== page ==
Median home prices have hit the $400,000 mark in Reno for the first time ever. That's up $70,000 from this time a year ago.

If you're a homeowner who's looking to leave the area, now would be a great time to sell, but if you're looking to buy a house in Reno or Sparks, it can be a bit of a challenge.

Realtor partners John Oliver and Katrina Karlsson are at the front lines of Reno’s current rise in housing cost. Much like other realtors in the area, the duo are currently seeing a large amount of clients who'd like to buy a home, but there's one problem.

“Below $400,000 there's only about a month of inventory on the market, which makes it very difficult to find a home because 75 percent of all the buyers are below $400,000,” said Oliver.

The lack of inventory is a classic case of supply versus demand and it's forcing buyers to take another route. Some people are settling on location.

"How far do I have to drive to get a house that I can afford, as an example, Fernley is still $100,000 less expensive for a home,” said John Graham, former president with the Reno/Sparks Association of REALTORS.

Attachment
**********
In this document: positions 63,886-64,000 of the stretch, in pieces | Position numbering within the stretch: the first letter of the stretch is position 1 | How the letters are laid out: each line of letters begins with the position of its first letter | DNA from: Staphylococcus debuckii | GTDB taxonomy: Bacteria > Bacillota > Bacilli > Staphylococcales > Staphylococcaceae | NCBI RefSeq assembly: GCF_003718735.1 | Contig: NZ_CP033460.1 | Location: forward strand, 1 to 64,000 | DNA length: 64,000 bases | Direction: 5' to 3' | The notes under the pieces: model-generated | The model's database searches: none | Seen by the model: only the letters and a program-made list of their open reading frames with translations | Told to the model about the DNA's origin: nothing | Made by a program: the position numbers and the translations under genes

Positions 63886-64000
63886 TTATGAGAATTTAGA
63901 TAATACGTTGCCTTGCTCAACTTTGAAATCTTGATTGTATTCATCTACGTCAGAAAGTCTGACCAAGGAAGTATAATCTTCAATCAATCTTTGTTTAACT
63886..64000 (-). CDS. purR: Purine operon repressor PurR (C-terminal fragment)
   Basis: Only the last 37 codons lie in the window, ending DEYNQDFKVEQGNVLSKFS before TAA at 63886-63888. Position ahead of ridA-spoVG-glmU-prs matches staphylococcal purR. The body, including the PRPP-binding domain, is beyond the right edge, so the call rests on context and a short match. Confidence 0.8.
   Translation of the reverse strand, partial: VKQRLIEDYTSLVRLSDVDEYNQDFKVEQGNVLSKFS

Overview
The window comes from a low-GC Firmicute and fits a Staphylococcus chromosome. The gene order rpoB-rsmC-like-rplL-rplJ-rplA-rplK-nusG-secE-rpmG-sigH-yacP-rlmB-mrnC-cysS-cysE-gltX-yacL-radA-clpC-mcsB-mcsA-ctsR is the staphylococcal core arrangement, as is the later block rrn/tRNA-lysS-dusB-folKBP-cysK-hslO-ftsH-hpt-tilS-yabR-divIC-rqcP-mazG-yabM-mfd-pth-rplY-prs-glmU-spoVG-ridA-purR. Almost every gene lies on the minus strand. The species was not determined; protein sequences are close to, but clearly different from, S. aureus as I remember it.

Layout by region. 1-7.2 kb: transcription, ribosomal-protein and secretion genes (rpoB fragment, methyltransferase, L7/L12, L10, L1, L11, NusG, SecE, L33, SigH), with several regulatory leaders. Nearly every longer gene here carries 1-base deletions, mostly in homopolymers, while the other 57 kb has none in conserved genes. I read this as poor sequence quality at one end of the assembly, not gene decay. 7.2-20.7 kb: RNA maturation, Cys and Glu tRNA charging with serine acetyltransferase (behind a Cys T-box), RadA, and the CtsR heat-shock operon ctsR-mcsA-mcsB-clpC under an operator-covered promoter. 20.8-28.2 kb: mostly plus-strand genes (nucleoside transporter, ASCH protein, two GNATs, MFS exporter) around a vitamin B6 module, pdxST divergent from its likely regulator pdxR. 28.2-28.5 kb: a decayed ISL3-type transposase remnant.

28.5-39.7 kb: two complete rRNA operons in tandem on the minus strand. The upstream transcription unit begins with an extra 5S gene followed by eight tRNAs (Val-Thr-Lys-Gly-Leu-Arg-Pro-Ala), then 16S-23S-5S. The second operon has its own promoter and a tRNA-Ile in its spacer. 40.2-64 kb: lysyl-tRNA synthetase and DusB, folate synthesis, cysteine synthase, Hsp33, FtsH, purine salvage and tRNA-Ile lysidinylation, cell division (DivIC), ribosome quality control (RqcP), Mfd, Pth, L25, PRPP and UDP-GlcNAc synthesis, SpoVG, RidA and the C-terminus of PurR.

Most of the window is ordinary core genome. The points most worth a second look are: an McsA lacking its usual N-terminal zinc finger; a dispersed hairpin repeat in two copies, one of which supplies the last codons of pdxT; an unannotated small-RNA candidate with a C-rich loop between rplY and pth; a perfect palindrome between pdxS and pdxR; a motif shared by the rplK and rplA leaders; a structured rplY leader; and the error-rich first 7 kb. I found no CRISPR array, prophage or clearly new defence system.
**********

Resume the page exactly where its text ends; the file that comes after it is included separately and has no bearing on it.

Others are settling on the size and shape of a home.

"They'll end up getting a condominium or they'll get some multi-housing that they hadn't thought of before and save their money for another day,” said Oliver.

But when will that day come? If more houses aren't built quickly, it could be later rather than sooner.

“I don't see easing of inventory shortage for a couple of years,” said Graham. "There are a lot of nice projects being built that'll help a little bit as they come online."

But until then, prices will continue to surge. Which begs the question, are signs pointing to a housing bubble? These experts say it's not a concern, as long as our job market stays strong.

"Employment is up, wages are increasing,” said Graham. “Our unemployment rate was way high at the back end of the bubble days and now we're under 5 percent which most people consider to be full employment.”

The Reno-Sparks Association of Realtors says a rise in cost of 2 ½ to 5 percent would be comfortable for the market. From last year to now, the median home price is up four times that, rising 20 percent.